Programmers need to realize that they cannot have both monotonically non-decreasing (or monotonically increasing) *and* "correlates to shared human date-time e.g. UTC". Sometimes you require the latter and can live without the former. Sometimes it is the other way around.
Unfortunately Unix and Linux haven't traditionally offered the former to user-land programmers (although I'm told that Linux kernel code itself has long required monotonic timers for some things).
The current state of the art appears to be an ill-considered belief that you can have most of both most of the time (possibly because there is a human sysadmin finessing the difference for you) and and that the occasional violation of one or both of those requirements probably won't hurt too much. Bah. I hate that kind of irresponsible engineering.
("Occasional incorrectness won't hurt too much" thinking can often get by for years -- until a malicious actor gets involved who knows how to cause or to exploit this occasional incorrectness. In any case occasional incorrectness can occasionally cause planes to crash, precious documents to be deleted, etc.)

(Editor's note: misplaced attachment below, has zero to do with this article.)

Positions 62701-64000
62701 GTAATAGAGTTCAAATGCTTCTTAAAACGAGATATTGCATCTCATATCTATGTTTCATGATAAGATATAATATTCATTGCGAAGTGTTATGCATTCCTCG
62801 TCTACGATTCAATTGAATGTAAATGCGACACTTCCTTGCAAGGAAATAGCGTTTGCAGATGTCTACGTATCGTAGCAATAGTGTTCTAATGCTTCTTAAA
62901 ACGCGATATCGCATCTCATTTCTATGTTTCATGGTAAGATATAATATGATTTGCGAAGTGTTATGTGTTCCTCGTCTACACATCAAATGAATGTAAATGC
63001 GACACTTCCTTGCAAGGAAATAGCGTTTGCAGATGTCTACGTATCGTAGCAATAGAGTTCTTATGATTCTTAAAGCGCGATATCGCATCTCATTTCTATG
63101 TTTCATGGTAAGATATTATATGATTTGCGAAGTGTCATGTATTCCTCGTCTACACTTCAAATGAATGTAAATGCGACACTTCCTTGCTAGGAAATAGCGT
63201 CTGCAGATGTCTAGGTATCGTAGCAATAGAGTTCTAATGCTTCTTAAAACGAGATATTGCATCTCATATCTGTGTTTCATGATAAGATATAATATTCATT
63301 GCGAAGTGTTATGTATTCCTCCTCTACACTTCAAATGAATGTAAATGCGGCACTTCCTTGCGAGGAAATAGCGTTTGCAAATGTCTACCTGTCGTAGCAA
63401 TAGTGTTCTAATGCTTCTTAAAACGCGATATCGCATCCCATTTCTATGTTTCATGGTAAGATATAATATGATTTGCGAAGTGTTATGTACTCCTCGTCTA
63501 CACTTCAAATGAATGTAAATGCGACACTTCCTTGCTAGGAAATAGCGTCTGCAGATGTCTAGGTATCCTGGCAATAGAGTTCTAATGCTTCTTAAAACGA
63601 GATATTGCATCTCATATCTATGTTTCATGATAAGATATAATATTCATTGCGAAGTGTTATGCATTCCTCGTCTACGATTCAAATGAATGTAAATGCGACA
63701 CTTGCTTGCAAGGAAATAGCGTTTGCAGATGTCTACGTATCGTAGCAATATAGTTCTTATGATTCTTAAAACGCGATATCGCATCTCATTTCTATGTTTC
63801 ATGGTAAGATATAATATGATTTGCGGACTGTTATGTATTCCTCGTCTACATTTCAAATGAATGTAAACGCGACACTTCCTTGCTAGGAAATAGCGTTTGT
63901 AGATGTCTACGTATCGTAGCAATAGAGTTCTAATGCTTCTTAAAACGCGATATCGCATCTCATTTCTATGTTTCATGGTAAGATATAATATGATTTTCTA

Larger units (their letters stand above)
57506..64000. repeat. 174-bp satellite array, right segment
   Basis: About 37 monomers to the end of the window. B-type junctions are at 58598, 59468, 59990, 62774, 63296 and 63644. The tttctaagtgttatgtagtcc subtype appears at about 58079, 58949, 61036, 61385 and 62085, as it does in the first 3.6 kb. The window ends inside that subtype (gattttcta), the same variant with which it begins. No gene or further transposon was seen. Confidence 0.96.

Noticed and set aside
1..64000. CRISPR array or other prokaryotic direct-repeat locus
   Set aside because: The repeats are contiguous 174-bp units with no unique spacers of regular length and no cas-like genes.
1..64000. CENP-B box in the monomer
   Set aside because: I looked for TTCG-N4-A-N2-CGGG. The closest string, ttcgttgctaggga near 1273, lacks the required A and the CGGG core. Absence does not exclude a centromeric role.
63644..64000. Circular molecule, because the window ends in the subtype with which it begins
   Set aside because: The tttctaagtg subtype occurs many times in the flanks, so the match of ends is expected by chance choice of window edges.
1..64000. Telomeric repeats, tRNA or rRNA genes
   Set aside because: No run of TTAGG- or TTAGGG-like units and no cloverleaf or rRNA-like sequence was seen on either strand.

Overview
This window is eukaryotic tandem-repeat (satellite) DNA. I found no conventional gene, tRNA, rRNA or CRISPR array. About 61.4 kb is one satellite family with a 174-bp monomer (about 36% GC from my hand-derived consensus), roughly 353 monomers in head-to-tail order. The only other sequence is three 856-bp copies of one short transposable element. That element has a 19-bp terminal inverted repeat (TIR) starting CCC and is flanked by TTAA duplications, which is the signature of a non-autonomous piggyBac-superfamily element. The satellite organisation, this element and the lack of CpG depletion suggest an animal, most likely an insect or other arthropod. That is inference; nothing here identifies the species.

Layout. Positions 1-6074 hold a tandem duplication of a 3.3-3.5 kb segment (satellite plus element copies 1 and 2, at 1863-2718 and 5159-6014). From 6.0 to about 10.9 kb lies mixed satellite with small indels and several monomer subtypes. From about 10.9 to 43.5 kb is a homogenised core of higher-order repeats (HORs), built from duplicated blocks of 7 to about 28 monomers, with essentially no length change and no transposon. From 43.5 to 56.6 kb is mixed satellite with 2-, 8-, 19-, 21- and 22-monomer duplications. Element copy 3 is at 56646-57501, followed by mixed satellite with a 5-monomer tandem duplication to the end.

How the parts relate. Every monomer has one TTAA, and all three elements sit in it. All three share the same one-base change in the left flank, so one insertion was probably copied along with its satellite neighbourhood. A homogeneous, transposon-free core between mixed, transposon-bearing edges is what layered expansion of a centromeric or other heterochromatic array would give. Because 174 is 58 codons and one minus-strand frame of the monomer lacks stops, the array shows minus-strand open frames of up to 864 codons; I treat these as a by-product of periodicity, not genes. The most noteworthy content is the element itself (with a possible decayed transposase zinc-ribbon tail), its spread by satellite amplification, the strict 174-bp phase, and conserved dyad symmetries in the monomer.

I believe that recent modern Linux and glibc do offer a monotonically increasing timer (i.e. implementing CLOCK_MONOTONIC for clock_gettime()). Now if only programmers will come to realize that they sometimes need it...
(P.S. An even more subtle and vexing problem is that you cannot have both monotonicity *and* "the rate of the passage of time correlates with a standard notion of the rate of time".)
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